Masons' ceremony delayed

Complaint accuses Freemasons of being in a cult

The Visalia Times-Delta, California/September 30, 2006
By Natalie Garcia

For years, the Visalia Mineral King Freemasons have dedicated cornerstones to local schools without objection or controversy — until now.

Last week, the Masons were scheduled to dedicate a cornerstone on Friday morning to Cottonwood Creek Elementary in Visalia. But the night before the group was informed that the Visalia Unified School District was postponing the ceremony.

The reason for ceremony's postponement was an e-mail sent by a concerned citizen to the district, Superintendent Stan Carrizosa said. The e-mail's sender, who the district would not identify, said among other things, that the Masons were a cult.

The e-mail, which included references to [anti-Freemason] Web site as the source of that claim, also said: "My primary concern is that this ritual Friday will give Satan grounds to oppress or harass the administration, teachers and the students — even if ever so subtly."

The e-mail went on to ask the district to have "mercy on the administration and children of Cottonwood Creek and cancel the ritual or at least postpone it until you are clear in your mind, after due diligence and study, that the ritual is just a dedication or indeed is an avenue of evil to exploit."

Carrizosa said up until last week, the ceremony had never raised concerns.

"It seemed sensitive enough to pay attention to," Carrizosa said.

Carrizosa said that one difference that might have made this ceremony more contentious than the others is that it was scheduled to take place during school hours, instead of in the early evening, as they have in past years.

Carrizosa and district area administrator Myron Sheklian met with Senior Grand Warren of the lodge Richard Hopper the night they decided to postpone the dedication.

Hopper said that the Masons are not a cult, but a fraternal organization with a prestigious history of service and a list of past members including George Washington, Thomas Edison and Benjamin Franklin, among others.

Jim Qualls, a member of the VUSD Board of Trustees, has been a member of the Masonic Lodge for 14 years.

"It's unfortunate out there that folks have a misunderstanding," Qualls, who is also Christian, said. "It's not a religious organization and it's not a substitute for religion."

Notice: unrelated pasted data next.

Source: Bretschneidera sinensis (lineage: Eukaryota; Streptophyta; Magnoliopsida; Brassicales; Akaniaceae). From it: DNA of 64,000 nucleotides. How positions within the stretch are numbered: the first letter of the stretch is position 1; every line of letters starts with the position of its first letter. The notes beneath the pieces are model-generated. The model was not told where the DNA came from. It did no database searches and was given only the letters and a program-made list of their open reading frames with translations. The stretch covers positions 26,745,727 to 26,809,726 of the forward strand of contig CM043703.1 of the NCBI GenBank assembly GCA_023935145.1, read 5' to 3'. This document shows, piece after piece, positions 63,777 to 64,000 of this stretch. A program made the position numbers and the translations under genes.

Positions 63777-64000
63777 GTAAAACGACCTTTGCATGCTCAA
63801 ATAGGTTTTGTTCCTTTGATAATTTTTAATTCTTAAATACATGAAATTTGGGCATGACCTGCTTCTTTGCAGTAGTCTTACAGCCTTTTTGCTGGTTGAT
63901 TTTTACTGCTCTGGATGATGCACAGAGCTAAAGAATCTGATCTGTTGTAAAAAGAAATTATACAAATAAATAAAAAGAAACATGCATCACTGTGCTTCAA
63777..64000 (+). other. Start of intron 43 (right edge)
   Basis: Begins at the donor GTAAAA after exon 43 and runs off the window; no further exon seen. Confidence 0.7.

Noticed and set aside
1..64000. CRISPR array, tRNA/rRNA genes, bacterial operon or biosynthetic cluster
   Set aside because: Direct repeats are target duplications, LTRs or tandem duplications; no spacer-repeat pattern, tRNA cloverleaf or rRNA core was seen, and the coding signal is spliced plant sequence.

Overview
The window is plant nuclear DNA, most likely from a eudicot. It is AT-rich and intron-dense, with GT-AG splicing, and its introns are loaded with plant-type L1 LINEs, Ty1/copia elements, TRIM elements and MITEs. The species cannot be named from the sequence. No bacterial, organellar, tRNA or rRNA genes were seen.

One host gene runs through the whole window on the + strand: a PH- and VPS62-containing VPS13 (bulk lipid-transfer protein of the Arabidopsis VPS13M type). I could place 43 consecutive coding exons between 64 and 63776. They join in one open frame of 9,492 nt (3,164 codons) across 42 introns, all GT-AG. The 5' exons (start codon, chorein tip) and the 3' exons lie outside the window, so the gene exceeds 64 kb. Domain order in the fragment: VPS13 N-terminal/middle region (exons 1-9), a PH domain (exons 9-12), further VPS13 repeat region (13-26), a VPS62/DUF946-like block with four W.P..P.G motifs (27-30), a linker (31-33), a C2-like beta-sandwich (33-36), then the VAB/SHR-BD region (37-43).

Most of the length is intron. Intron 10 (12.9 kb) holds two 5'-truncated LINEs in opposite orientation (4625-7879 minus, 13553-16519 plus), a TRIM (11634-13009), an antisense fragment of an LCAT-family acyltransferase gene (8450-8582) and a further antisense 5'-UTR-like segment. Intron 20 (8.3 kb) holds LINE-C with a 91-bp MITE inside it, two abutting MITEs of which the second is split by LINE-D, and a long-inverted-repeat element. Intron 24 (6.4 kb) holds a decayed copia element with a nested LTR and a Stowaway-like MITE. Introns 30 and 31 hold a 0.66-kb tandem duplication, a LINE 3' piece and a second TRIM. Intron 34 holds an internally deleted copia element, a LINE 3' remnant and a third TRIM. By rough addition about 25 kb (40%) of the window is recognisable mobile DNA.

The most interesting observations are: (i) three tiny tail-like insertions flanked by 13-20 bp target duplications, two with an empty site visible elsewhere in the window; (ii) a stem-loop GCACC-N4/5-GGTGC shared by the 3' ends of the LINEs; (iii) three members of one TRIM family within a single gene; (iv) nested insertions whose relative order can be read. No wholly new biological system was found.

Qualls added that he felt Carrizosa did the right thing by postponing the ceremony until the district could address the concern.

He also stressed the good work that the Masons do for schools.

"The Masonic Lodge is one of the biggest fundraisers for the public schools," Qualls said. "It's a wonderful group of people and I would never belong to a group or organization that went against my principals and morals."

Hopper also said the author of the e-mail to Carrizosa was misinformed and he is willing to address any concerns about the Masons.

"The individual has only looked at one side and not necessarily the accurate side," Hopper said.

The Masonic orders began as guilds of stonemasons in the Middle Ages and evolved into honorary societies known as Freemasonry that adopted the rites of ancient religions.

In the U.S., political activity of Freemasons in the 19th century led to the rise of the Anti-Masonic movement. It condemned Freemasonry as a secret, undemocratic society. Opposition to Freemasonry grew in the Roman Catholic Church, and the Masons and Anti-Masons began to divide along Protestant and Catholic lines.

Despite a past containing ties to religious controversy, Hopper said that the past has no baring over the Masons' operations or beliefs now and that men of all faiths are welcomes to join.

Discussions of religion and politics are forbidden in the lodge, he said.

"It has a tendency to create disharmony," Hopper said.

Carrizosa said that he never saw any religious aspects in the past cornerstone dedications, but still decided to push the ceremony back just to be careful.

"We are always in the position that public schools are a common ground," Carrizosa said. "We just don't want to put our school students and school staff in the center of a controversy."

Lonnie Martell, a Visalia Mason and past Senior Grand Warren of the lodge, felt the district turned its back on an organization that has supported Visalia schools for years.

"I feel betrayed for what we have done for the schools in the past," Martell said. "They got one letter and that was it."

Last year, for example, the Masons gave eight $500 scholarships to new high school graduates, and next year plans to add two more scholarships.

After considering the concern, Carrizosa said the district plans to reschedule the dedication to take place in the evening, sometime this month so students and parents who choose not to participate won't have to.

Hopper said he was satisfied with the outcome and was never worried the attention would harm the Masons.

"Our reputation won't be tarnished," he said. "Our relationship with community is too strong — this community was built by men who were strong in the Masonic Lodge."

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